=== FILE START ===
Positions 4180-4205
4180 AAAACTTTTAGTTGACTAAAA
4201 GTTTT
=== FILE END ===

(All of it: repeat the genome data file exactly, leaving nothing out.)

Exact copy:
Positions 4180-4205
4180 AAAACTTTTAGTTGACTAAAA
4201 GTTTT